An East Texas anti-abortion group pushing for area cities to ban abortions within their limits plans to bring their proposed ordinance to Carthage before Christmas.

A representative from the Right to Life East Texas group spoke Thursday night to the Panola County Conservatives Club, and supporters said they hope that the measure, if approved in Carthage, would encourage other surrounding cities and eventually the state to adopt the anti-abortion measures too.

“My thought is if we can get a whole lot of cities to join, it will show Texas legislators that this is what we want and maybe they could go and at least past the heartbeat bill, because that was something that was tabled and not even talked about it,” Nicole Tarpley, who is set to be the new Panola County GOP Chair, said.

The Rev. Mark Lee Dickson and his Right to Life Group are pushing the ordinances to create “Sanctuary Cities for the Unborn,” saying abortion is something that should be fought at the local level, not just at the state and federal level.

The abortion ban was first passed in Waskom, and several East Texas towns including Tenaha and Joaquin, have since passed a similar bill. Abortion bans are unconstitutional under current law.

The proposed Carthage ordinance, which Tarpley said was written by State Sen. Bryan Hughes, would ban abortion clinics from operating within city limits, organizers said.

Amy Blackwell, an ambassador with Right to Life East Texas, spoke with Panola County residents Thursday and told them she nearly had an abortion at the Hope Medical Clinic in Shreveport. Blackwell credits a friend for talking her out of it, because Blackwell said she knew it was the wrong decision.

“We were on the way from Mount Enterprise to Carthage, and all the way she was telling me about who I was really, the real me, the one that knew this was wrong,” Blackwell said.

Blackwell says she broke down while in Carthage and realized she couldn’t go through with it. Her daughter is 8 years old now.

“I went through a lot more stuff in my life, a lot more wrong roads, but through it all, two and a half years ago, I finally saw God for who he truly was,” she said. “I knew that I was surrendering my whole life, all of it, the mess and all, and I was going to use that for His will and His purpose in my life. One of those is to share my honest abortion story and to save wonderful babies.”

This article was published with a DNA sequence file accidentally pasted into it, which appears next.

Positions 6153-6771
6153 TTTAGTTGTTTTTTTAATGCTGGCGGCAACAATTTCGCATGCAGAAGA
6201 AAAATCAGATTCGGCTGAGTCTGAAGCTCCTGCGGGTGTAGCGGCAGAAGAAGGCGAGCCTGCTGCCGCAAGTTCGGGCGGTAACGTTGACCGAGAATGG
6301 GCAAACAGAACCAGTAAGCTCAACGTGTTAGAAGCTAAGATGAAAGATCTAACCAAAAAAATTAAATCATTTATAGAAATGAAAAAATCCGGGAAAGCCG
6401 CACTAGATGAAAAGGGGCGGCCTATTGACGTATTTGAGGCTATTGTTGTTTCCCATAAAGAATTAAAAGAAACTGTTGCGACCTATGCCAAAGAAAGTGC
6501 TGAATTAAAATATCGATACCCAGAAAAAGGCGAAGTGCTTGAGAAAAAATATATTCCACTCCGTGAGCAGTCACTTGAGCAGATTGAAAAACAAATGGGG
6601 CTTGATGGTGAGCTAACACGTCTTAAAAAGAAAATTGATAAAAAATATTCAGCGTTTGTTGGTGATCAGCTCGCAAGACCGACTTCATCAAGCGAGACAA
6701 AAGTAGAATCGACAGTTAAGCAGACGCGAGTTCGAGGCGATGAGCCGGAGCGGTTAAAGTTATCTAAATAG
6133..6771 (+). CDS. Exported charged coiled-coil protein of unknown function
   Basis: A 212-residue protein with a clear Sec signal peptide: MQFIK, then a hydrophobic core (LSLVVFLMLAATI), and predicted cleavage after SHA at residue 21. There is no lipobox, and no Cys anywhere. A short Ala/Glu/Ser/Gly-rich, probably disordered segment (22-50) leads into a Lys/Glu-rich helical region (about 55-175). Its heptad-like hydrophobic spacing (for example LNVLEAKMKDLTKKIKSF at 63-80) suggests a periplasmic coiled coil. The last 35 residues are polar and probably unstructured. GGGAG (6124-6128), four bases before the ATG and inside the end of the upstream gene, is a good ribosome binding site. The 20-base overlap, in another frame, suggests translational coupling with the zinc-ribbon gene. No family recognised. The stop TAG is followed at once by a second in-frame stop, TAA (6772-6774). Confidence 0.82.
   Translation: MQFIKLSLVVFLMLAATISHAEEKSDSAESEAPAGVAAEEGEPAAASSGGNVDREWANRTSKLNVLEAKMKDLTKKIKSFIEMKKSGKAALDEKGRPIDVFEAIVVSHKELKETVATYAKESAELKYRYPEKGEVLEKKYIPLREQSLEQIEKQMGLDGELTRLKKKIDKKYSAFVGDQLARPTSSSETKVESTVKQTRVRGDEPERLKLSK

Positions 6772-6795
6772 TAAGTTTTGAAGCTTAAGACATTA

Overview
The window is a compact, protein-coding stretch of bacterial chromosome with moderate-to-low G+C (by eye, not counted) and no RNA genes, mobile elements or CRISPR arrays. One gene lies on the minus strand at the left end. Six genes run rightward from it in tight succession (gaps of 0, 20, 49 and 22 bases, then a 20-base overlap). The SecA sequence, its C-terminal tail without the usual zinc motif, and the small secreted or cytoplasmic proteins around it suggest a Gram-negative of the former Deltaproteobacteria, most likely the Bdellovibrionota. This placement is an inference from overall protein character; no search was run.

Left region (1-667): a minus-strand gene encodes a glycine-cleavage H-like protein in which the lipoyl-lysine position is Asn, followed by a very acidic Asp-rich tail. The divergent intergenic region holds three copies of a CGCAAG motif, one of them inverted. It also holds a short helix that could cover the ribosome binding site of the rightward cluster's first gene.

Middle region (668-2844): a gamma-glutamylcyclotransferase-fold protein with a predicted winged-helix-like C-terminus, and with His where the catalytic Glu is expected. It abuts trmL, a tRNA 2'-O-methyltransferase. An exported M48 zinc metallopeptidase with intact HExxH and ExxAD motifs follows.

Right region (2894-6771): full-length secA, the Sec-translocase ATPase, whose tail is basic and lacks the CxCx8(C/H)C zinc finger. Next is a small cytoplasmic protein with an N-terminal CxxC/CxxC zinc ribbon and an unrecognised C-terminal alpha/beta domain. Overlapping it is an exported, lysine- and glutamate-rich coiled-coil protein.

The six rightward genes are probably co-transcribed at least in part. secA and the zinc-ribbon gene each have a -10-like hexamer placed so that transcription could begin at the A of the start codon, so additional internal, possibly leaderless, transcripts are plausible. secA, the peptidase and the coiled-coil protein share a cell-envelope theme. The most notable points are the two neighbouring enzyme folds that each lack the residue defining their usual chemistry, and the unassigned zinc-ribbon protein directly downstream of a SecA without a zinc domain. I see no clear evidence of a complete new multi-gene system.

Blackwell helped take an anti-abortion measure to Mount Enterprise’s town officials, and she said Thursday they also have brought the measure to Rusk. She encouraged those gathered Thursday to bring a lot of people to their city meetings so that officials could see the measure had support behind it.

“If we do not value the ones that can’t fight for themselves, then of course how are we going to teach our kids ‘Don’t bring guns to school and shoot your classmates?’ If we don’t value our babies, then what are we saying to them? And it shows,” she said.

Tarpley said if they can get Carthage to pass the measure, they could take it to other cities in Panola County.

“There’s going to be opposition, there’s going to be people ‘What about the right of the woman and all that?’” she said. “Babies are a gift from God and that’s all there is to it and who are we to play God?”



Carthage native Meredith Shamburger has worked for the Panola Watchman since 2018. Before that, she worked at sister papers in Longview and Marshall; the Dallas Morning News; and The Daily Voice, a hyperlocal news company in Westchester County, New York.